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Meet Dr. Kim Nichols, an Associate Professor of Anesthe

Meet Dr. Kim Nichols, an Associate Professor of Anesthesiology and new Associate Dean for DEI Faculty Access and Success. Dr. Nichols’ passion for education and love for helping others has led her to become heavily involved with mentorship and sponsorship. We recently interviewed Dr. Nichols to learn about her involvement with helping to develop the care of Jr. faculty, as well as some of the opportunities that are available for underrepresented groups within the School of Medicine.

Q.: From your perspective, in what areas do those who identify as underrepresented

in medicine (URM) and junior faculty need support in most?

A.: I definitely feel like these groups could benefit most in two areas: mentorship and sponsorship. Mentorship to help these individuals identify in which direction they would like their career to go. Sponsorship serves to connect them with other individuals or opportunities that can facilitate said direction.

Q.: What opportunities are available to support URM faculty?

A.: Current opportunities include the Academic Career Leadership Academy in Medicine (ACCLAIM) program, which is a year-long cross-disciplinary leadership program for underrepresented faculty. ACCLAIM allows junior faculty to build leadership skills in a mutli-faceted approach and offers executive coaching sessions. They meet key stakeholders within the School of Medicine and health care system and receive lectures on leadership. The program culminates with a leadership project.

The Simmons Program also supports groups that are underrepresented in medicine and places emphasis on building a community of scholars across disciplines. Additionally, participants have the ability to receive funding for up to three years through the Simmons program.

Q.: Why/how valuable are these mentorship and sponsorship opportunities?

A.: In general, Jr. faculty would benefit from mentorship early in their careers. When this happens, people can often avoid engaging in activities that are not helpful for their career trajectory. At this level, some faculty also may not know who the people are that can help them in their careers or how to access programs or opportunities that can provide critical information or to put them in contact with the right people. The roles of mentors and sponsors are different, but one person can serve both roles.  It is important for individuals seeking mentorship and/or sponsorship to know the difference. These programs can allow individuals underrepresented in medicine to connect with both.

Q.: What has support for the underrepresented in medicine historically looked like compared to now?

A.: The development and focused approach on mentorship and sponsorship has strengthened over time. Both the ACCLAIM Program and the Simmons Program have existed for several years.  Additionally, the Medical Education Development (MED) program has existed for many years at UNC to support our pipeline of students into medical school, and once in school, programs such as Student National Medical Association (SNMA) and Latino Medical Student Association (LMSA) have also been available to help support students.  What had not previously existed in an organized fashion was a way to build community amongst multiple levels of underrepresented individuals in medicine.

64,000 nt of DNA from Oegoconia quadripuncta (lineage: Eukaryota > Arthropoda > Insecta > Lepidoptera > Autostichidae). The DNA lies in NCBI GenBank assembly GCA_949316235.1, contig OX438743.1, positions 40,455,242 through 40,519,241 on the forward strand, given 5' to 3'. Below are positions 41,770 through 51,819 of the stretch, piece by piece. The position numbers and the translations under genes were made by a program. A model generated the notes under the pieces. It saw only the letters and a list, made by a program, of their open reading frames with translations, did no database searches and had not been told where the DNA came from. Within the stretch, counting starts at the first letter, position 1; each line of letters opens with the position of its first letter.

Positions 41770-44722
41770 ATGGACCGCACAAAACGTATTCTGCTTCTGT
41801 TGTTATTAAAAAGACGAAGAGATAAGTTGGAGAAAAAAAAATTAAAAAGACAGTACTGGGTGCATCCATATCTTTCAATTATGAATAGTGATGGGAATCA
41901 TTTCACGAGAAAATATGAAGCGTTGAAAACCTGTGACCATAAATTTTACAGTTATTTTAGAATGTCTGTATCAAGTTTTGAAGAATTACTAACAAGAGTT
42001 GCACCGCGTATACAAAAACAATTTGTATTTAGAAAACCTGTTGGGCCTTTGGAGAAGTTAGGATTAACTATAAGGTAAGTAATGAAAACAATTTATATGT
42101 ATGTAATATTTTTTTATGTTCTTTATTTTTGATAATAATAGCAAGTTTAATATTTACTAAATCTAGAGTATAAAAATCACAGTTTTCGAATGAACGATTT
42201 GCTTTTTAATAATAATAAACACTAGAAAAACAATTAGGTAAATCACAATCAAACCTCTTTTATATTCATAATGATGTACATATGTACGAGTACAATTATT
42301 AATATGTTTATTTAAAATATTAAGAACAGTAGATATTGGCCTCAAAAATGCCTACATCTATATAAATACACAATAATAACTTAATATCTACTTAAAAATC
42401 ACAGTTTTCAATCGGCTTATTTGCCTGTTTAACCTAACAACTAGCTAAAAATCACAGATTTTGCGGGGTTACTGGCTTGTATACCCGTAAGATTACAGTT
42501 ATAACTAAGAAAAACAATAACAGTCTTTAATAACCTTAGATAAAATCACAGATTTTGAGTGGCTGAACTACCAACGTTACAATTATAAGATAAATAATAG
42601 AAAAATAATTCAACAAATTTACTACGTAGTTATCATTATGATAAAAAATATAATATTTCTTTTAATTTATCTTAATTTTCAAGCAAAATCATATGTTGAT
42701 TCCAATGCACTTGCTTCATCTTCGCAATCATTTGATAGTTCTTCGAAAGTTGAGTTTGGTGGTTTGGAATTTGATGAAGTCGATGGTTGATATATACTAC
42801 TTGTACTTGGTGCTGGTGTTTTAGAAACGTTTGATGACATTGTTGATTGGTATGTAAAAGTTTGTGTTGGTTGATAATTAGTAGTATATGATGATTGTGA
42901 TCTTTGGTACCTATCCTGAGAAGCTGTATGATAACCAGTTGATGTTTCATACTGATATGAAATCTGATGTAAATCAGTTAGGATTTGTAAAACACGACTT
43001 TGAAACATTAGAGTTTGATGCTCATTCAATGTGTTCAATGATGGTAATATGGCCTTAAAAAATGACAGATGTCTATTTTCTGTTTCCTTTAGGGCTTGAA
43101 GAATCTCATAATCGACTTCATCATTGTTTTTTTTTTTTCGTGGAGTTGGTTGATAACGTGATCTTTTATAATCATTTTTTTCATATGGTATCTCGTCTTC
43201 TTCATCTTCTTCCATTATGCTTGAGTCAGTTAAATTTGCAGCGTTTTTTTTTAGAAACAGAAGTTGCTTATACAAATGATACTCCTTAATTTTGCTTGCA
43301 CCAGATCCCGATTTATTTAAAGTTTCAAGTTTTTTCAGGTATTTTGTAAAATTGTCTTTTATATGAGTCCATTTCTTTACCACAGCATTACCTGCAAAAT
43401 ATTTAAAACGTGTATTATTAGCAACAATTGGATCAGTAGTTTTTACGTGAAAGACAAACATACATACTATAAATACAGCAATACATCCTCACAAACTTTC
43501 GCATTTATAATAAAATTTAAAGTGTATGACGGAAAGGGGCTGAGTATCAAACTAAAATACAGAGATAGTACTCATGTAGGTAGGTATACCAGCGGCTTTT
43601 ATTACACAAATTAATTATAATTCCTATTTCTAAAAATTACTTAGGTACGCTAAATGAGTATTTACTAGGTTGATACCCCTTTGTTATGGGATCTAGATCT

Under Dr. Nate Thomas’ leadership, the SOM has added to its mentorship and sponsorship portfolio. He has initiated the STAHR mentorship program (Students in Training, Academia, Health, and Research), which promotes collaboration and is multi-tiered to include faculty, residents, and students at different levels. It has been a wonderful addition, as the program builds community and helps participants recognize and connect with other underrepresented members. I feel optimistic that more senior and junior faculty will get involved in these many opportunities and help this growth trend to continue. People are not always aware of opportunities, so we definitely want to alert them of what is available.

Q.: Why have you personally been compelled to mentor Jr. faculty?

A.: As a student, resident and later, a fellow, I was a bit more reserved than I am now and less likely to ask someone if they would serve as a mentor for me. With experience and as I have grown over time, I have learned to speak up for what I need.  In hindsight, if I had more robust relationships with senior faculty, I might have more quickly identified my desired career path and been able to develop a plan to get there. My own personal experience has certainly fueled by drive to mentor and sponsor others.

Q.: What direct benefits or work have you seen come from these mentorship relationships?

A.: I have several Jr. faculty mentees and one of the first steps in our relationship was to identify what it was that the mentees wanted a). out of our relationship and b). for their careers.  For those who have expressed interested, I have gotten them more involved in the School of Medicine by mentioning their names in circles with key stakeholders.  At the resident level, I help learners format their CVs, provide examples of cover letters, and edit both depending on their goals. I also provide them with questions to ask at interviews, information on how to evaluate potential job opportunities, and participate in discussions about work-life integration. I know this is something that is needed in graduate medical education, which is why I am happy to help provide leadership in this way.

Q.: Who should underrepresented junior faculty connect with for more information?

A.: They should contact the Office of Inclusive Excellence and connect with Drs. Kim Nichols, Nate Thomas, or Stephanie Brown.